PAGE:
Del Mar, Solana Beach urge fair board to end ghost gun sales

NeverAgainCA has been protesting the Crossroads of the West gun show each time it returns to the fairgrounds.
(Luke Harold)

With the Crossroads of the West gun show returning to the Del Mar Fairgrounds this weekend, the Del Mar and Solana Beach city councils each passed a resolution this week urging fairgrounds officials to ban ghost guns from the state-owned property. (Note: Due to the coronavirus, Crossroads of the West announced online later this week that its gun show has been canceled.)

“It looks like a gun, it shoots like a gun and it kills like a gun,” said Rose Ann Sharp, founder of the advocacy group NeverAgainCA, speaking on Tuesday, March 10, in front of the board that oversees the fairgrounds.

Ghost guns are assembled from firearm parts, and provide a way to circumvent gun laws, and law enforcement officials have said they’re increasingly prevalent in gun crimes.

Sharp mentioned a school shooting last year in Santa Clarita that killed three students, including the 16-year-old shooter, Nathan Berhow. The L.A. county sheriff confirmed that Berhow used a ghost gun.

“It really is the hidden loophole that a lot of people don’t know about,” Solana Beach City Councilwoman Kelly Harless said.

Annie Pierce, a Del Mar Fairgrounds spokeswoman, said fairgrounds officials can’t comment on the ghost gun resolutions due to pending litigation with Crossroads of the West.

In 2018, the fairgrounds board of directors tried to put a moratorium on gun and ammunition sales at the fairgrounds. Crossroads filed a lawsuit and received an injunction that requires the fairgrounds to continue hosting the gun shows.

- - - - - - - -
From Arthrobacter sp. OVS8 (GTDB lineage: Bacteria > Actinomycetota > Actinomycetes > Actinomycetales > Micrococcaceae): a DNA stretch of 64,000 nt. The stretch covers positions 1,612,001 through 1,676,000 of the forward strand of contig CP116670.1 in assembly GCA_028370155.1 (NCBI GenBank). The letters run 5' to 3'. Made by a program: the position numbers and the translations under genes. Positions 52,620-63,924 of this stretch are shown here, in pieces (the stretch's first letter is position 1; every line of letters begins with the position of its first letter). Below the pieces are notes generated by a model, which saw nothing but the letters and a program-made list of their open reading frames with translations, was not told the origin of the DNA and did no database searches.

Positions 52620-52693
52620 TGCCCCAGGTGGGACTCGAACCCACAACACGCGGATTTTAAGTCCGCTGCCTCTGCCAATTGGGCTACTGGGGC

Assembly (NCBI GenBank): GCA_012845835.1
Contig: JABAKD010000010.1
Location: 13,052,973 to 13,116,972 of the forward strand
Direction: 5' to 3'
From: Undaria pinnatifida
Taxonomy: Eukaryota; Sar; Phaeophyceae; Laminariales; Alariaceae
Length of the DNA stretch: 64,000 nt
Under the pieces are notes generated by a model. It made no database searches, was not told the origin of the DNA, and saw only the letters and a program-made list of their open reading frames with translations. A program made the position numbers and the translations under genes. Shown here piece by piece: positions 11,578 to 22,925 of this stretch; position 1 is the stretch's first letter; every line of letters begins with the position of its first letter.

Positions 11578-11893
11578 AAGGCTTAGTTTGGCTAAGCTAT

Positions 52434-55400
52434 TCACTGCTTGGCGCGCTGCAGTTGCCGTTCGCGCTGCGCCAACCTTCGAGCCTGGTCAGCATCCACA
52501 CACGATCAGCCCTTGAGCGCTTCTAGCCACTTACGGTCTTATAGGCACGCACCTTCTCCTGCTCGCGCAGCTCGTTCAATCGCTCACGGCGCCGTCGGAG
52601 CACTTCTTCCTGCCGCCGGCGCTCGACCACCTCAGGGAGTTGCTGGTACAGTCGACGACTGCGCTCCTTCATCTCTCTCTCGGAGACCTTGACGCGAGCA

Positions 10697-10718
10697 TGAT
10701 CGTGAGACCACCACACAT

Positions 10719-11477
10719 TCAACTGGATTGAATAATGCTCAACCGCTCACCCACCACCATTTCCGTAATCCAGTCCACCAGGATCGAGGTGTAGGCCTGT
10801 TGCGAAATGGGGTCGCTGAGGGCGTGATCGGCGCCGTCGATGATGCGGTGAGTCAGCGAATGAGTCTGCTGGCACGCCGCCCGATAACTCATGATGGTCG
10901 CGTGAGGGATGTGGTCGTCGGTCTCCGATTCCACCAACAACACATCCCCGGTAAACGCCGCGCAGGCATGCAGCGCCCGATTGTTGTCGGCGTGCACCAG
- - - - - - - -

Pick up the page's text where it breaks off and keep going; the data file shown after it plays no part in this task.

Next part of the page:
A state law authored by Assemblyman Todd Gloria, D-San Diego, that bans gun and ammo sales at the fairgrounds will take effect next year. It was signed by Gov. Gavin Newsom last October.

NeverAgainCA supporters in their orange shirts have held protests on the corner of Via de la Valle and Jimmy Durante Boulevard during each gun show.

Crossroads of the West President Tracy Olcott said in an email that self-manufactured guns are legal if the user gets a serial number from the California Department of Justice. The California attorney general’s office also requires users of self-manufactured firearms to meet state eligibility requirements to own or possess a firearm.

“These gun hobbyists are just regular folks enjoying and exercising their right to bear arms,” she said. “They will continue to do so in spite of the anti-gun rhetoric they encounter by a local, vocal minority of people.”

Olcott added that there will be an FBI booth at this weekend’s gun show to field questions.

“We welcome these officers at our shows and want to demonstrate our commitment to legal, lawful purchases at the gun show,” she said.